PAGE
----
The following example provided by FDA illustrates the above concepts:
The scope of exclusivity based on new clinical investigations that establish for the first time that an active moiety previously approved only as a single-entity, IR drug product can be formulated as a safe and effective extended-release drug product could potentially block approval of subsequent 505(b)(2) NDA for a single-entity, extended-release drug product containing that active moiety.
Any determination of the scope of exclusivity for a subsequent 505(b)(2) NDA for an extended-release drug product containing the same active moiety would generally follow the framework described above in which the innovative change(s) represented by this product would be assessed relative to the first approved extended-release product. If, for instance, the subsequent product uses different extended-release technology for which new clinical investigations were essential, the scope of exclusivity for this subsequent product would only cover this innovative change.
FDA’s evolution in thinking has caused the Agency to reassess the scope of previously granted exclusivity. According to FDA:
In light of the evolution of the Agency’s approach to assessing 3-year exclusivity for certain [abuse-deterrent] opioids . . . . [the CDER Exclusivity Board] reassessed the scope of OxyContin’s 3-year exclusivity related to S-14. Applying an approach to the scope of 3-year exclusivity for [abuse-deterrent] opioids . . . in which the scope is defined by two primary characteristics: (1) the abuse route (intranasal); and (2) the type of abuse deterrence applied (physiochemical properties), the Board recommended that the scope of OxyContin exclusivity be limited to the condition of approval supported by the intranasal [human abuse liability] study, i.e., “labeling describing the expected reduction of abuse of a single-entity oxycodone by the intranasal route of administration due to physiochemical properties.”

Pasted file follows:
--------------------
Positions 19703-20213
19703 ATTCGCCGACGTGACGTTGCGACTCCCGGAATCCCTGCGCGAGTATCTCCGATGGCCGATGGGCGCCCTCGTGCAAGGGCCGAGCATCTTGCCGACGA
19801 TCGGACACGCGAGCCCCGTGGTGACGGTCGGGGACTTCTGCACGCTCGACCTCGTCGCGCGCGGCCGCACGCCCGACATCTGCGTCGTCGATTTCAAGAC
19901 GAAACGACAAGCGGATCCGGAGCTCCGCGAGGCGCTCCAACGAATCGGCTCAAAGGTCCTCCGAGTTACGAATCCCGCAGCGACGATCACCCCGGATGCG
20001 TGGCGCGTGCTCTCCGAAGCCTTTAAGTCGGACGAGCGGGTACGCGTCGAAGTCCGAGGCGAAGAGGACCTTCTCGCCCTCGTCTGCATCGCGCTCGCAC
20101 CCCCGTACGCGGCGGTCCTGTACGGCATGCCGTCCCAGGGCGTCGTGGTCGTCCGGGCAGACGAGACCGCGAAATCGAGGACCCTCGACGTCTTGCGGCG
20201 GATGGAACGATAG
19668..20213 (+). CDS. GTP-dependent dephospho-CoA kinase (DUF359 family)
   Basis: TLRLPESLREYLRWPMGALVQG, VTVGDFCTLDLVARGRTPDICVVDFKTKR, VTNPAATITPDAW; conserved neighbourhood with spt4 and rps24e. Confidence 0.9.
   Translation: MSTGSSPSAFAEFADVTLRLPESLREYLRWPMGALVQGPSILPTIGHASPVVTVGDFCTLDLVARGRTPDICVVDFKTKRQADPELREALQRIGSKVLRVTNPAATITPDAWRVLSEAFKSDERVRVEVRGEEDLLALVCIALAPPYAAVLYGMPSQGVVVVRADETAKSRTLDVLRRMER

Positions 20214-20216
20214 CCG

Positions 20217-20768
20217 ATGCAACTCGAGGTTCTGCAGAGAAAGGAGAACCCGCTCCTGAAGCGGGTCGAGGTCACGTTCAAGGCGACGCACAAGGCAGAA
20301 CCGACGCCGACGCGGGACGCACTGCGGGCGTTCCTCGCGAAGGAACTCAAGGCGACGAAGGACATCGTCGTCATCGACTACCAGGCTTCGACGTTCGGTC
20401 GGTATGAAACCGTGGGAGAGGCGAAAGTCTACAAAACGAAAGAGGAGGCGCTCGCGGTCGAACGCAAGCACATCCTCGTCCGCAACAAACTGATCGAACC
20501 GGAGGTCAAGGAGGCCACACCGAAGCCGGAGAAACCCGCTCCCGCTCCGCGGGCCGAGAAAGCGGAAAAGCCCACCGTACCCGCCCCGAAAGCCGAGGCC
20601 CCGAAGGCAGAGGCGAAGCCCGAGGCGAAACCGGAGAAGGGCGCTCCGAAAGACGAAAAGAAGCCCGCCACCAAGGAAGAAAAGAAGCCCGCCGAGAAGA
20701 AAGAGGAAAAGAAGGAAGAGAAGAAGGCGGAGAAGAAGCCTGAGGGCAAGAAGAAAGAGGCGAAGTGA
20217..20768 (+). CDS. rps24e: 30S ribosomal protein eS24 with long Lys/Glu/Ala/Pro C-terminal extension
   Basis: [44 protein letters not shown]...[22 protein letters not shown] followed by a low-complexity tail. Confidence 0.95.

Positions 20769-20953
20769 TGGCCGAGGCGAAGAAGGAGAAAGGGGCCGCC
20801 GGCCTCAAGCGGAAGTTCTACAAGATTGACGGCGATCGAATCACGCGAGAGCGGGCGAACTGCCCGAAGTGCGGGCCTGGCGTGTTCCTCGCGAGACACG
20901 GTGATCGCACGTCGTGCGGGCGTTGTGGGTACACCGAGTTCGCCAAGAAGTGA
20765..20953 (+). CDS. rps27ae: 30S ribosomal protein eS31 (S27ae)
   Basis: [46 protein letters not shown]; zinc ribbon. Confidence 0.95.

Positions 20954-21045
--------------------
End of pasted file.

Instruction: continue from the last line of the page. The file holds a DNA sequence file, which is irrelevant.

With that reassessment, FDA then defined the narrowing scope of each period of successive 3-year exclusivity for single-entity oxycodone:
The approval of supplement S-14 for OxyContin established for the first time that a single-entity oxycodone product could be formulated with physicochemical properties expected to reduce intranasal abuse, and the resulting scope of exclusivity reflects this innovation. Xtampza ER, like OxyContin, is also a single-entity oxycodone product with physicochemical properties expected to reduce intranasal abuse. The [human abuse liability] study supporting approval of Xtampza ER with an intranasal [abuse-deterrent] claim, CP-OXYDET-21, was not essential to show that a single-entity oxycodone product could be formulated with physicochemical properties expected to reduce intranasal abuse. Approval of OxyContin S-14 had already established that. Rather, the study was essential to support that Xtampza ER’s particular formulation contributes to its intranasal [abuse-deterrent] properties. Specifically, Study CP-OXYDET-21 demonstrated that, as a result of Xtampza ER’s specific formulation, intranasal administration of crushed Xtampza ER resulted in a substantially lower response to Drug Liking, High, and Take Drug Again measures, compared to IR oxycodone. The Board thus recommends that the scope of Xtampza ER’s 3-year exclusivity based on study CP-OXYDET-21 be limited to “labeling describing the expected reduction of abuse of Xtampza ER by the intranasal route of administration due to physicochemical properties.”
Because ROXYBOND uses a combination of excipients that imparts physical and chemical barriers that make it difficult to manupulate and abuse the drug product, and that formulation differs from XTAMPZA ER to achieve its intranasal abuse-deterrent properties, FDA concluded that the approval of ROXYBOND (NDA 209777) was not blocked by XTAMPZA ER’s 3-year exclusivity.
So, how many approvals does it take to get to the center of 3-year exclusivity? Well, the answer will depend on the starting point, but apparently it’s not too many approvals in the context of abuse-deterrent opioids. Furthermore, because FDA now defines the scope of 3-year exclusivity for an abuse-deterrent drug to encompass not only the route of abuse, but also the type of abuse-deterrence technology used, we assume that there will be far fewer instances in which 3-year exclusivity could serve as a block to abuse-deterrent opioid 505(b)(2) NDA approval.